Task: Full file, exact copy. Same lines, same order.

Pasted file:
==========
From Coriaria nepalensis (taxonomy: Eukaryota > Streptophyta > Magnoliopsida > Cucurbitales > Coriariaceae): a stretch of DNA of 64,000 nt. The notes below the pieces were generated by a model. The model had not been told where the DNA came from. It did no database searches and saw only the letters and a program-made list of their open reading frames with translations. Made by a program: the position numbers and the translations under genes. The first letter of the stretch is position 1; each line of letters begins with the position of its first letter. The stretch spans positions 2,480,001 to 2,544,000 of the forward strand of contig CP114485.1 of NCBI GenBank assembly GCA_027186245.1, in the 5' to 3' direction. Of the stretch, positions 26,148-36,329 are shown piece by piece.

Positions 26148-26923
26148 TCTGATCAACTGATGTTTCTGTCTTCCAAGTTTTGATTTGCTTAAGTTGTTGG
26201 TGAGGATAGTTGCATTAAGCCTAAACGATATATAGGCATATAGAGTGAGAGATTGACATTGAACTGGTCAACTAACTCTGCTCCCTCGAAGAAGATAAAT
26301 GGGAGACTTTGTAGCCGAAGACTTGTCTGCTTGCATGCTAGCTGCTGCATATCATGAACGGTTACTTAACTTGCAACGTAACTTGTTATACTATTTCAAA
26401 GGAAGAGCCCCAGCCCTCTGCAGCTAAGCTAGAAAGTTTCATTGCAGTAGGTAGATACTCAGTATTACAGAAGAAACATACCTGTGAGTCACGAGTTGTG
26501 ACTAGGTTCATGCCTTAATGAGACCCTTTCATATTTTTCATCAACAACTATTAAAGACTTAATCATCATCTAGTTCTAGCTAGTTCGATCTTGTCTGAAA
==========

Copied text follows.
From Coriaria nepalensis (taxonomy: Eukaryota > Streptophyta > Magnoliopsida > Cucurbitales > Coriariaceae): a stretch of DNA of 64,000 nt. The notes below the pieces were generated by a model. The model had not been told where the DNA came from. It did no database searches and saw only the letters and a program-made list of their open reading frames with translations. Made by a program: the position numbers and the translations under genes. The first letter of the stretch is position 1; each line of letters begins with the position of its first letter. The stretch spans positions 2,480,001 to 2,544,000 of the forward strand of contig CP114485.1 of NCBI GenBank assembly GCA_027186245.1, in the 5' to 3' direction. Of the stretch, positions 26,148-36,329 are shown piece by piece.

Positions 26148-26923
26148 TCTGATCAACTGATGTTTCTGTCTTCCAAGTTTTGATTTGCTTAAGTTGTTGG
26201 TGAGGATAGTTGCATTAAGCCTAAACGATATATAGGCATATAGAGTGAGAGATTGACATTGAACTGGTCAACTAACTCTGCTCCCTCGAAGAAGATAAAT
26301 GGGAGACTTTGTAGCCGAAGACTTGTCTGCTTGCATGCTAGCTGCTGCATATCATGAACGGTTACTTAACTTGCAACGTAACTTGTTATACTATTTCAAA
26401 GGAAGAGCCCCAGCCCTCTGCAGCTAAGCTAGAAAGTTTCATTGCAGTAGGTAGATACTCAGTATTACAGAAGAAACATACCTGTGAGTCACGAGTTGTG
26501 ACTAGGTTCATGCCTTAATGAGACCCTTTCATATTTTTCATCAACAACTATTAAAGACTTAATCATCATCTAGTTCTAGCTAGTTCGATCTTGTCTGAAA